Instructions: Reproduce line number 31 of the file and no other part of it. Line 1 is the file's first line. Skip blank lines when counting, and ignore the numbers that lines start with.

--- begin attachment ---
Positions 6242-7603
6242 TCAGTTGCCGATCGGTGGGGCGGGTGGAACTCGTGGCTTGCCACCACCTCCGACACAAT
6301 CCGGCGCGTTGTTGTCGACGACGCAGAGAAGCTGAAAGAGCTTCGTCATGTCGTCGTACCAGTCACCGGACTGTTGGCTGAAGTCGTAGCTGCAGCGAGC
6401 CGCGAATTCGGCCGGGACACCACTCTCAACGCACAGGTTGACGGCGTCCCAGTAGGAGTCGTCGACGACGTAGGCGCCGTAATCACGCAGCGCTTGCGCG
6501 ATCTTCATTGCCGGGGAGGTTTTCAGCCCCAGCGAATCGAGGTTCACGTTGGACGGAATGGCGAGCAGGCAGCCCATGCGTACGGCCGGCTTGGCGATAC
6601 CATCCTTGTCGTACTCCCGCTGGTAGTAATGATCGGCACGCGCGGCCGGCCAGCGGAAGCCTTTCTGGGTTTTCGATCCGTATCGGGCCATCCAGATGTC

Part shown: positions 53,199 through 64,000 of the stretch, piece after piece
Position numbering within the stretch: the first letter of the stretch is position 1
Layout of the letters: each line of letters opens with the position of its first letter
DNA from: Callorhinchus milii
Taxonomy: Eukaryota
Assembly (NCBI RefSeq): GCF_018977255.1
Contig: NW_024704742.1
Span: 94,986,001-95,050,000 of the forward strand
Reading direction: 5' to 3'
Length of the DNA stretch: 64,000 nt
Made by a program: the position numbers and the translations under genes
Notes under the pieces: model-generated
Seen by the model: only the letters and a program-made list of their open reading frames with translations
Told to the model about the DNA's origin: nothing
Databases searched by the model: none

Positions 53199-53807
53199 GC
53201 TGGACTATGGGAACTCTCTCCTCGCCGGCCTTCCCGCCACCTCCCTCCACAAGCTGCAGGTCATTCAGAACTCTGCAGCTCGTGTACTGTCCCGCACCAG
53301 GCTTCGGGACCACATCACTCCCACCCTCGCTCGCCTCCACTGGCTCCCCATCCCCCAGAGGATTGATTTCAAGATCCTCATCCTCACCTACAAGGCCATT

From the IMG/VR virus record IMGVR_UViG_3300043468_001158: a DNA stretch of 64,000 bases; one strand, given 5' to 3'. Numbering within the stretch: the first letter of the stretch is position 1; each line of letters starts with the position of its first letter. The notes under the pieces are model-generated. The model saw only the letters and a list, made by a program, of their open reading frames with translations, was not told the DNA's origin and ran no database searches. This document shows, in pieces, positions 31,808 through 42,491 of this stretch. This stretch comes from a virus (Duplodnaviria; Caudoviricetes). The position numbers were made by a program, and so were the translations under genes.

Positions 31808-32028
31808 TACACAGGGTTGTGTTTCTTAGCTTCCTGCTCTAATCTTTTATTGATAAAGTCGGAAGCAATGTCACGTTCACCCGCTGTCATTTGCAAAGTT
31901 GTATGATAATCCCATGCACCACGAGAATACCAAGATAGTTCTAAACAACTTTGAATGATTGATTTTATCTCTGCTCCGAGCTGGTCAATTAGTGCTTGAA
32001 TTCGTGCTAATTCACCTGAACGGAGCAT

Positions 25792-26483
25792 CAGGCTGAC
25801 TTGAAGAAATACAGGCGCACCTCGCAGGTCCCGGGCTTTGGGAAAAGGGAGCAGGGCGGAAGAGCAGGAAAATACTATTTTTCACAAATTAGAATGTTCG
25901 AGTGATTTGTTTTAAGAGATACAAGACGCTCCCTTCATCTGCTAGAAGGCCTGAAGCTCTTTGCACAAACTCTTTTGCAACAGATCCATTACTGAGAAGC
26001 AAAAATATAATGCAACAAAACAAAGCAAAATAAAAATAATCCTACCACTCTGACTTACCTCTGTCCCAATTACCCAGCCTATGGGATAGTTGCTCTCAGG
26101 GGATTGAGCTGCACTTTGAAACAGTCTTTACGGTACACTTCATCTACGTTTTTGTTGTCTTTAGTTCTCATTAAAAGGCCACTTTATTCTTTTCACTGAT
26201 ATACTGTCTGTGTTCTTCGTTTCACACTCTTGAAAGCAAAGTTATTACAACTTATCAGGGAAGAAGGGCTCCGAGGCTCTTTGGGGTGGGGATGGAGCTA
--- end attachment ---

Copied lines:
Positions 25792-26483